If you have a router and the means to cut a straight line with it, this trick for building a 5-sided acrylic box is considerably easier than the common slab-joint method, and gives better-looking results, to boot.
This is not optional, but essential--both for safety and for consistency of cutting depth, especially with thinner material like the 3/32" sheet I'm using here.
Select a 1" (nominal) board at least as long as your panel's longest edge, and at least as wide as Z.
Mount a narrow "heel" of scrap acrylic, or other suitable material, of the same thickness as your workpiece, to one end of the board, as shown. Use short flat-head wood screws countersunk flush with, or below, the surface.
In use, the "heel" will slide behind the workpiece, pushing it into the blade, while the board rides on top of it, holding it flat against the table.
Determine the correct feed direction for the cut. You want the rotating bit to be pushing the incoming acrylic against the fence, as it cuts, rather than away from it.
Remove the cold sheet of acrylic from the freezer.
Put on goggles, ear protection, and gloves. Start the router.
Position one edge of the acrylic sheet against the fence, and hook the trailing edge of the sheet with the "heel" on your push stick.
With your dominant hand, press down on the push stick to hold the acrylic against the router table. With your free hand, maintain gentle pressure against the outside edge of the acrylic to keep it tight against the fence.
With a continuous, steady, relaxed motion, feed the workpiece through the spinning router bit, making the cut.
Repeat the preceding three steps for the three remaining edges of the panel. When you're finished, turn off and unplug the router.
Lay the cut acrylic on top of your work surface with the grooved side down.
Apply a continuous strip of tape along the entire length of each groove, centered, as best as possible, directly over each groove.
Smooth the tape down starting in the middle, on the groove, and working out to the sides and ends. A big advantage of using clear tape, here, is that it's easy to see any spots that are not well adhered.
Cut the ends of the tape strips even with the edges of the acrylic sheet.
Remove the four square pieces of scrap from the corners of the panel. Be careful not to damage the tape as you do so.
Make a single cut in each corner, to free the L-shaped sections of tape that formerly held the square scraps. Cut the "overlapped" side of the "L", and leave the other side uncut to wrap around the corner of the box.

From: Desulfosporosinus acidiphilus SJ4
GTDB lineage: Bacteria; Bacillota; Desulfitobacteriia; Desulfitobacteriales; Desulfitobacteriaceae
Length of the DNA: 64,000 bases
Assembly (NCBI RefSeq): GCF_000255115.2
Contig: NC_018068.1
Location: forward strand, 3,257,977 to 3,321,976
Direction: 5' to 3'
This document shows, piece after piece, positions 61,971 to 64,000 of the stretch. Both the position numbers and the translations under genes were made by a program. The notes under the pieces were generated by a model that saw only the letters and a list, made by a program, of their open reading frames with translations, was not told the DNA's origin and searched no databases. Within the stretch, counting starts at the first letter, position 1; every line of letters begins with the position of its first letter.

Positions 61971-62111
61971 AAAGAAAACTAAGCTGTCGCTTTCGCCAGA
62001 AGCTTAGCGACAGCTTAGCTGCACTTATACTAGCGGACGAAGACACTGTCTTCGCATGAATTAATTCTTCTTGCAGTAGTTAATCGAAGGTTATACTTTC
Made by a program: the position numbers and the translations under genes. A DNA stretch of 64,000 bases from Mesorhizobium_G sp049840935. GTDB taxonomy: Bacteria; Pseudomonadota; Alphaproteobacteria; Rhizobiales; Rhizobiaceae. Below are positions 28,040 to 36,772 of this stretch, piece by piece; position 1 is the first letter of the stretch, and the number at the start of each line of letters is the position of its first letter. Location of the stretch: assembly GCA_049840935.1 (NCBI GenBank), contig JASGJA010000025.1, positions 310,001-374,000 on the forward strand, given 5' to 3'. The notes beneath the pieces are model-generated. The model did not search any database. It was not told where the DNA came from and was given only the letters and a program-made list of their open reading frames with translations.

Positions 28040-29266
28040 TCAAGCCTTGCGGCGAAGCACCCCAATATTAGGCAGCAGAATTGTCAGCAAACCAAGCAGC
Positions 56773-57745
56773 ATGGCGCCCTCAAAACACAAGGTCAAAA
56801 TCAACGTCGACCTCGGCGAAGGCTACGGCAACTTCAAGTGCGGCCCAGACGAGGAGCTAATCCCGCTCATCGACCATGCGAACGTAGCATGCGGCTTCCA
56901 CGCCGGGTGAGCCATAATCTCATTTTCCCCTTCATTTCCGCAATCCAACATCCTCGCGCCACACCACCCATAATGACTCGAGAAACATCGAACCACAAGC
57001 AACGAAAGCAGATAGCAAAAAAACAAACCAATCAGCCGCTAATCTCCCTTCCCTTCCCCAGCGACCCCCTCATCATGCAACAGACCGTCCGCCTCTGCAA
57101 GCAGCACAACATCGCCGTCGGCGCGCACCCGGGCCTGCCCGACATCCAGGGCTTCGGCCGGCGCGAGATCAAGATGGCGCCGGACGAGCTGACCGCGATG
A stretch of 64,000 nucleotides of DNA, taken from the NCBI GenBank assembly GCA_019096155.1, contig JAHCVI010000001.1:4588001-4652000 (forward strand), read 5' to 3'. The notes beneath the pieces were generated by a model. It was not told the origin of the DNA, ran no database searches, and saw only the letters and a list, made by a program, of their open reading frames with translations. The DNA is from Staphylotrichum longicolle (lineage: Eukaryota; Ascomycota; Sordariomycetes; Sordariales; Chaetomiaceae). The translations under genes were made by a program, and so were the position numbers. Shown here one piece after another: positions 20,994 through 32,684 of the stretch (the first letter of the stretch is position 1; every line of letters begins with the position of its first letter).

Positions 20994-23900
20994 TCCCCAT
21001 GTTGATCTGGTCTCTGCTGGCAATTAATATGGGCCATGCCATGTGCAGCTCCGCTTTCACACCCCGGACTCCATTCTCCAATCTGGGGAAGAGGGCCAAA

Fold up the sides of the box, as shown. Hold each corner firmly together and wrap the loose tape tightly across the edge. It is vital to get a good seal all the way along the point of each edge.
Stretch a large rubber band around the box, as close to the open side as possible, to help hold the miters together during the gluing operation.
Load a small paintbrush with acrylic solvent cement, and lightly touch it to the top of each of the four vertical joints. You should be able to see the solvent "flash" down the joint from capillary action.
Repeat the above, touching the paintbrush to the center, and perhaps a couple of additional points, along the inside of each horizontal joint. Again, you should be able to see the solvent flowing along the joint.
Let the adhesive sit for several hours at least. Overnight is best.
When the solvent is completely evaporated, peel off the tape.
If you applied enough adhesive, and had good seals at each taped joint, you should now have a sturdy box with nice clean joints and no marring from leaked solvent.
Goo-Gone or generic citrus oil cleaner has proven effective, for me, in removing any tape residue that persists on the acrylic.
Adequate cooling of the cut is essential; a groove that gets too hot will have a bad finish and make a bad joint. The freezer trick I used here might work for you, but longer and/or deeper grooves may require spot cooling at the router bit itself. A vortex tube would be perfect, if you have one, but canned air might be an inexpensive substitute for small jobs.
I am descended from 5,000 generations of tool-using primates. Also, I went to college and stuff. I am a long-time contributor to MAKE magazine and makezine.com. My work has also appeared in ReadyMade, c't – Magazin für Computertechnik, and The Wall Street Journal.